You mention that you studied in the US. Are you an international student and therefore, do you need a visa to study? If so, there are Home Office restrictions on what you can study and for how long on a tier 4 visa so you really should contact the Uni, via the Admissions Office, as soon possible so someone can talk you through these.

    I hope that helps but do e-mail the address I gave you and I'm sure someone will be available to help with specific advice soon.
    Thanks, I guess the only way to know for sure is to wait for the University to reply back. Yes, I do need a visa but should I talk about the visa situation with my current university or Durham University?
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    email them. the door won't open if you don't knock.
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    Phone the undergraduate admissions office. It is always better to speak to somebody in person.

    I start the BSc Physics with Foundation Year, in October this year. Which means that if you are successful, we will be studying Physics together, if you plan on starting your degree in the academic year 2015/2016.

    As another user said brush up on the areas of physics you don't know upto A2 standard. Such as Nuclear, Energy, Particle, Waves, Light & Lasers, Thermodynamics, etc.

    On your personal statement show a passion for Physics, explain why you want to study it, and where you see it taking you in the future. Read up on the field, pop science books are great for an entry level understanding and knowledge base. Probably the two best books to read and work through are The Theoretical Minimum (this book covers Newtonian Mechanics), and The Theoretical Minimum - Quantum Mechanics, by Leonard Susskind.

    Your previous degree should more than cover the admission pre-requisites for the course.

    Good luck!!

    Let me know how you get on.
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    (Original post by cem101)
    email them. the door won't open if you don't knock.
    I did email them last week but I think I'll have to wait a while to get a response from them...
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    (Original post by MrEFeynman)
    Phone the undergraduate admissions office. It is always better to speak to somebody in person.

    I start the BSc Physics with Foundation Year, in October this year. Which means that if you are successful, we will be studying Physics together, if you plan on starting your degree in the academic year 2015/2016.

    As another user said brush up on the areas of physics you don't know upto A2 standard. Such as Nuclear, Energy, Particle, Waves, Light & Lasers, Thermodynamics, etc.

    On your personal statement show a passion for Physics, explain why you want to study it, and where you see it taking you in the future. Read up on the field, pop science books are great for an entry level understanding and knowledge base. Probably the two best books to read and work through are The Theoretical Minimum (this book covers Newtonian Mechanics), and The Theoretical Minimum - Quantum Mechanics, by Leonard Susskind.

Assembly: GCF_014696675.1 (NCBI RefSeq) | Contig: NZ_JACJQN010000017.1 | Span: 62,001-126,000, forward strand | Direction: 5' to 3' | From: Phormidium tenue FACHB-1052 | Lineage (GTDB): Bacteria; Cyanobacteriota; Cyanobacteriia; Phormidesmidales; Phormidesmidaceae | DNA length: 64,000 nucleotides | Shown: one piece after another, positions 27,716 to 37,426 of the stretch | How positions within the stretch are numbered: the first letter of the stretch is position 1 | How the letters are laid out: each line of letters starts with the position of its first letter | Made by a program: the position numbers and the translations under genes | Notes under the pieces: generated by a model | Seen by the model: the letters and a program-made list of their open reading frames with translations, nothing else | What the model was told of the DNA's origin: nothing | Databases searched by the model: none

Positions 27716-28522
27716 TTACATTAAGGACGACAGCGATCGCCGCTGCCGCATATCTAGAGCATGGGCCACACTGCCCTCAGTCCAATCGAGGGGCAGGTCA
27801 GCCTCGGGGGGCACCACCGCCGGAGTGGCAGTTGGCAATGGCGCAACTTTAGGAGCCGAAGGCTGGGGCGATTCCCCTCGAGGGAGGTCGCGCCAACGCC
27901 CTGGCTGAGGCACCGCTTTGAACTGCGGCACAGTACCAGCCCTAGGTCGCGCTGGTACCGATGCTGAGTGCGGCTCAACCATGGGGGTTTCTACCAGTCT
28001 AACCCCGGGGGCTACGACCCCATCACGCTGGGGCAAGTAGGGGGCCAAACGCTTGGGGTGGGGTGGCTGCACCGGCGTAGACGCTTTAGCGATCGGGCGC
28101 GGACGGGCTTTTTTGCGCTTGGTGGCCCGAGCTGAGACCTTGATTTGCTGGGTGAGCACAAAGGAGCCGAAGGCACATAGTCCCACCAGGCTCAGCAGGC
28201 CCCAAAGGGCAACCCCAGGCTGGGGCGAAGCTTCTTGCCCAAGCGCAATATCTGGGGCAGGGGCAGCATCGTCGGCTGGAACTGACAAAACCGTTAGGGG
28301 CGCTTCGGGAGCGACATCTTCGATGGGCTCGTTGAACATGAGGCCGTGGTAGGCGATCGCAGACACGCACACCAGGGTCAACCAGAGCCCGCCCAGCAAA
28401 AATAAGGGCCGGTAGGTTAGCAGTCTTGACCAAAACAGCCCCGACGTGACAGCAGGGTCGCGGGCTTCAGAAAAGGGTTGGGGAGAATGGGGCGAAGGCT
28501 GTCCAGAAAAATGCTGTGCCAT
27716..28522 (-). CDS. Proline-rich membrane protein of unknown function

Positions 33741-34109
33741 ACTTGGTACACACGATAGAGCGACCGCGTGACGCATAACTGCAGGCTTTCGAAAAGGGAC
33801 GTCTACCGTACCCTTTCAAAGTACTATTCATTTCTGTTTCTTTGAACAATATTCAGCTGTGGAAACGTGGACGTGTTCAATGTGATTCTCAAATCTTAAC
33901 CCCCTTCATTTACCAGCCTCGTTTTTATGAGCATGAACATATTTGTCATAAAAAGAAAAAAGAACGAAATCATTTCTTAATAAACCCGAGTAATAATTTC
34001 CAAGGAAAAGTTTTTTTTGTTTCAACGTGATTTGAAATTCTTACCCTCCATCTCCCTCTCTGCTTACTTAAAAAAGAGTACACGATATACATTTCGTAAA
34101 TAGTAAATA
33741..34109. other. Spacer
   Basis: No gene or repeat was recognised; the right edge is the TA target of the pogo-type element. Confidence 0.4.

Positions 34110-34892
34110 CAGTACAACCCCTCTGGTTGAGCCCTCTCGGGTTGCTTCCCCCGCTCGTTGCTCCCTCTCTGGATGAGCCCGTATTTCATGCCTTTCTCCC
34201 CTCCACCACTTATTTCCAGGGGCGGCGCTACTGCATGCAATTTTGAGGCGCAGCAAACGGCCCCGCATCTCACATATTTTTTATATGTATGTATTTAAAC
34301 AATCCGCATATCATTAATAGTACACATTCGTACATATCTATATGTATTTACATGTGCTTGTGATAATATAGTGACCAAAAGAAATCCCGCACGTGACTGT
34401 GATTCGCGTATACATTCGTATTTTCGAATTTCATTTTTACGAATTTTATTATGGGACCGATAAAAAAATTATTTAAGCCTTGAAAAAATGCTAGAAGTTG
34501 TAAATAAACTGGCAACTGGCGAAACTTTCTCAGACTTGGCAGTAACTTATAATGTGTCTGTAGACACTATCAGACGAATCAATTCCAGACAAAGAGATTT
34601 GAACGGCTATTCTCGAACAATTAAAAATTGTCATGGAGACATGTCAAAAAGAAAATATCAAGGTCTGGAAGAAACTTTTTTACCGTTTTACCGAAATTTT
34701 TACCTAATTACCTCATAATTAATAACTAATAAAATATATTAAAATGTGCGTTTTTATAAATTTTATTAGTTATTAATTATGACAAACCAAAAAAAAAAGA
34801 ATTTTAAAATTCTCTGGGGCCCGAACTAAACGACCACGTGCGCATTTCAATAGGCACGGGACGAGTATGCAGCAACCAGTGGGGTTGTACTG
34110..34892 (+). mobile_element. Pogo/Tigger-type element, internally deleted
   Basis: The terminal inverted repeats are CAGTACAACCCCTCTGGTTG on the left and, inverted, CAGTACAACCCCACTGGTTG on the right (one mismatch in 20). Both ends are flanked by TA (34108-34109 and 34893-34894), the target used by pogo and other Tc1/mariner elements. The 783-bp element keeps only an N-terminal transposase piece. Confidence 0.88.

Your previous degree should more than cover the admission pre-requisites for the course.

    Good luck!!

    Let me know how you get on.
    Wow thanks, I'll take a look at the literature you recommended. Hopefully I will start in 2015 and be able to study in the same class as you!
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    (Original post by piskantilia)
    Thanks, I guess the only way to know for sure is to wait for the University to reply back. Yes, I do need a visa but should I talk about the visa situation with my current university or Durham University?
    Talk to either university about the visa issue or contact UKCISA.org.uk

    There are two restrictions you need to find out about. The first is academic progression. The Home Office expects students to progress academically and so usually expect them to go from an undergraduate degree to a taught masters and then to a research degree. If you're graduating with an undergraduate degree (so if you complete your current course), you'll need to be able to demonstrate that what is effectively a step-back in level (to year 1 undergraduate) represents academic progression for you.

    In addition to academic progression, the Home Office restricts the number of years you can study on a Tier 4 (General) Student visa as an adult (over 18) at degree level (the cap is usually 5 years). You can find information on this on the UKCISA website (www.ukcisa.org.uk/International-Students/Immigration-/Making-a-Tier-4-General-application-in-the-UK/Time-limit-cap-on-study/#). The rules are quite complicated so before you make an application, you should seek advice from an immigration expert.

    Sorry, I know this isn't what you first asked about but it is worth finding out as much as you can now to avoid disappointment later. Best of luck!